Maui News

Sea Turtle Nesting Season is Underway in Hawai‘i

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Nesting sea turtle. File photo credit: DLNR.

Conservation groups are seeking the public’s help to protect sea turtles as their summer nesting season gets underway. 

Statewide there are nearly 100 green sea turtle nests, plus an additional 44 hawksbill sea turtle nests.  All are protected under the US Federal Endangered Species Act.

The US Fish and Wildlife Service, NOAA Fisheries, and Hawai‘i Department of Land and Natural Resources Division of Aquatic Resources are asking the public to help honu (green sea turtles) and honu‘ea (hawksbill sea turtles) by keeping a respectful distance from them and their nests. 


The public is reminded to stay at least 10 feet away; avoid shining bright lights after dusk; and should not touch, feed or chase them.  Harassing or disrupting a sea turtle or their nest can incur significant penalties, including fines of up to $100,000 and imprisonment of up to one year.    

These photos illustrate DLNR’s concern with people getting too close to green sea turtles (honu). Photo taken at Ali‘i Beach. File image 2014.

The nesting season continues through early September.  

To report any suspected nesting activities, call NOAA at 1-888-256-9840 or email [email protected].  


“The unprecedented level of nesting activity last year took everyone by surprise,” said Dr. Sheldon Plentovich, USFWS coastal program coordinator. “Since 2016 we have worked with community volunteers to locate and monitor sea turtle nests. Between 2016 and 2019 we never observed more than 10 nests on O‘ahu, so finding 58 in 2020 was very exciting for our team and the local community.”  

  • Several green sea turtles lay along the beach of O‘ahu’s North Shore. Photo by Dr. Sheldon Plentovich/USFWS.
  • A green sea turtle lays on a beach along O‘ahu’s North Shore. Photo by Dr. Sheldon Plentovich/USFWS.
  • A green sea turtle lays along the beach of O‘ahu’s North Shore. Photo by Dr. Sheldon Plentovich/USFWS.
  • A green sea turtle suns itself along a beach on O‘ahu. Photo by Dr. Sheldon Plentovich/USFWS.
  • A green sea turtle bask in the sun along a beach on O‘ahu. Photo by Dr. Sheldon Plentovich/USFWS.

The honu‘ea nests primarily on the islands of Hawai‘i, Maui, and Moloka‘i, while honu are known to use beaches state-wide. In Hawai‘i, sea turtles typically lay their nest at night near or under coastal vegetation well above the high tide line. In contrast, basking turtles are usually found closer to the water both during the day and at night. They like to flip sand with their front flippers when basking, but digging with their rear flippers might be an indicator of nesting activity.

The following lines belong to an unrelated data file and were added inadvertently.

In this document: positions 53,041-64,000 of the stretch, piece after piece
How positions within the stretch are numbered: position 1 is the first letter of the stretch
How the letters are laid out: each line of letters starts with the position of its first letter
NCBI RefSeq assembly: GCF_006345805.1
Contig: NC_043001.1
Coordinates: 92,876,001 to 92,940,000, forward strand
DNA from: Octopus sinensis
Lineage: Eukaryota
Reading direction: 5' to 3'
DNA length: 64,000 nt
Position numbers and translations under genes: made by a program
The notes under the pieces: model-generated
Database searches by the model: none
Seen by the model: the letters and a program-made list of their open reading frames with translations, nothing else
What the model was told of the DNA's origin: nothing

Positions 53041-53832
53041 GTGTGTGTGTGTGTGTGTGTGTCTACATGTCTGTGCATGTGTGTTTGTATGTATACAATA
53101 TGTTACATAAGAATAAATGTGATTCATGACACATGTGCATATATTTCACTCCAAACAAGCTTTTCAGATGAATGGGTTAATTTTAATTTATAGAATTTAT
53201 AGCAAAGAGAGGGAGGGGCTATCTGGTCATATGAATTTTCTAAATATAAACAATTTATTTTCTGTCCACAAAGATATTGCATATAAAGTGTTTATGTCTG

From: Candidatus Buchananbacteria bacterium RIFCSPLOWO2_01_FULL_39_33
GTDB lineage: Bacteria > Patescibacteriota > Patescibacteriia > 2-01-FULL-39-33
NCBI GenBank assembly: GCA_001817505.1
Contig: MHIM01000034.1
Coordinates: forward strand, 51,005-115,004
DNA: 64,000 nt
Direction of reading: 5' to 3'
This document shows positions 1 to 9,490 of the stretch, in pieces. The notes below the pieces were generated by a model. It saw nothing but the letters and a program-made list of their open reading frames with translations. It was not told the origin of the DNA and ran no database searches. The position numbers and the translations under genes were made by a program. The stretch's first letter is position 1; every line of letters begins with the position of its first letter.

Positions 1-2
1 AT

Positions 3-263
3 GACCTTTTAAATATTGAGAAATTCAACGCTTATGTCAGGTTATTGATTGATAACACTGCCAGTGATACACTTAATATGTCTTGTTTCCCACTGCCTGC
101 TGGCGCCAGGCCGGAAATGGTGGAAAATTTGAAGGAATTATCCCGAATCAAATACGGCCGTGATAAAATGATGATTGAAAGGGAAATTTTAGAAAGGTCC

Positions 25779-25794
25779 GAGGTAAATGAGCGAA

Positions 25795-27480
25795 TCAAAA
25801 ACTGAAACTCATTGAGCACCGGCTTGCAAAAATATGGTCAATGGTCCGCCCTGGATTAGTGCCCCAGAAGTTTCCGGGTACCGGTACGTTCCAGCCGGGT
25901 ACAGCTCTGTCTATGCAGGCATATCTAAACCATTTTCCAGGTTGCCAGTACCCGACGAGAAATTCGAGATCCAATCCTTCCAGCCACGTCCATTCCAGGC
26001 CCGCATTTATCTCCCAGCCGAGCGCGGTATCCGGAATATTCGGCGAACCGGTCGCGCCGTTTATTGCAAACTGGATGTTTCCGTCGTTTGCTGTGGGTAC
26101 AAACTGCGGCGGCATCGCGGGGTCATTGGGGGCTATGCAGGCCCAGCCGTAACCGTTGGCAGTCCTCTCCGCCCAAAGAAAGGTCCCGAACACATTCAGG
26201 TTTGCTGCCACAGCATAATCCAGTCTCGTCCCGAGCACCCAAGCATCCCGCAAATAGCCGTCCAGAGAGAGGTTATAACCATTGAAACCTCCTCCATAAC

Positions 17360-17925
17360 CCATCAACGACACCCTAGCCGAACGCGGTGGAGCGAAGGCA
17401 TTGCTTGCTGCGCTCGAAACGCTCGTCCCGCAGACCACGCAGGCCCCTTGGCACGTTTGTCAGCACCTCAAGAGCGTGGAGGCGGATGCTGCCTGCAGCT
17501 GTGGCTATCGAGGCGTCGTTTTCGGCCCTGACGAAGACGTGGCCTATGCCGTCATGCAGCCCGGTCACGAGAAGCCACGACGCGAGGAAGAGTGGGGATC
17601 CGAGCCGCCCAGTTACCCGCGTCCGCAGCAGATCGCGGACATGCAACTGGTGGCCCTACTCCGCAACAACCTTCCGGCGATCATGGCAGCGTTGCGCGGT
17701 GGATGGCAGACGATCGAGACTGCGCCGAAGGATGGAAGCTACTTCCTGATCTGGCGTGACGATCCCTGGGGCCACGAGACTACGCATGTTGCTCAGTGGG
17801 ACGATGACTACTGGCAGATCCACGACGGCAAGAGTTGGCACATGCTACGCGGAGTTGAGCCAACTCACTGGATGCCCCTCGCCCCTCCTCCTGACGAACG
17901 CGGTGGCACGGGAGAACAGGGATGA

According to the US Fish and Wildlife Service, mature honu females nest about every 4 years, laying approximately four clutches (nests), with each clutch containing about 100 eggs. Adult honu can grow up to 4 feet in length and weigh up to 400 pounds. Mature ‘ea females will nest every 2 to 8+ years, laying approximately six clutches, each of which contains about 180 eggs. Adult ‘ea can have a shell length of up to 3 feet and weigh up to 250 pounds. Only 20 to 25 hawksbill females nest each year in Hawai‘i; in contrast, 500 to 800 Hawaiian green turtles nest annually.


The agency says hatchlings typically emerge from their nest at night and find the ocean by crawling towards the brighter, open horizon. They ride ocean currents, feeding and growing for approximately 6 years, until they’re about 14 inches in length. At this age and size, they return to settle in the nearshore coral reef habitats of Hawai‘i. It’s in these reef habitats that turtles will feed and grow until they reach sexual maturity at 20 to 35 years of age. Turtles then undertake their first reproductive migration, returning to the same geographic location where they originally hatched, to nest and produce the next generation of sea turtles. 

Members of the public interested in volunteering during this upcoming nestingseason to help survey beaches for nesting activity may send an email of interest to [email protected].   


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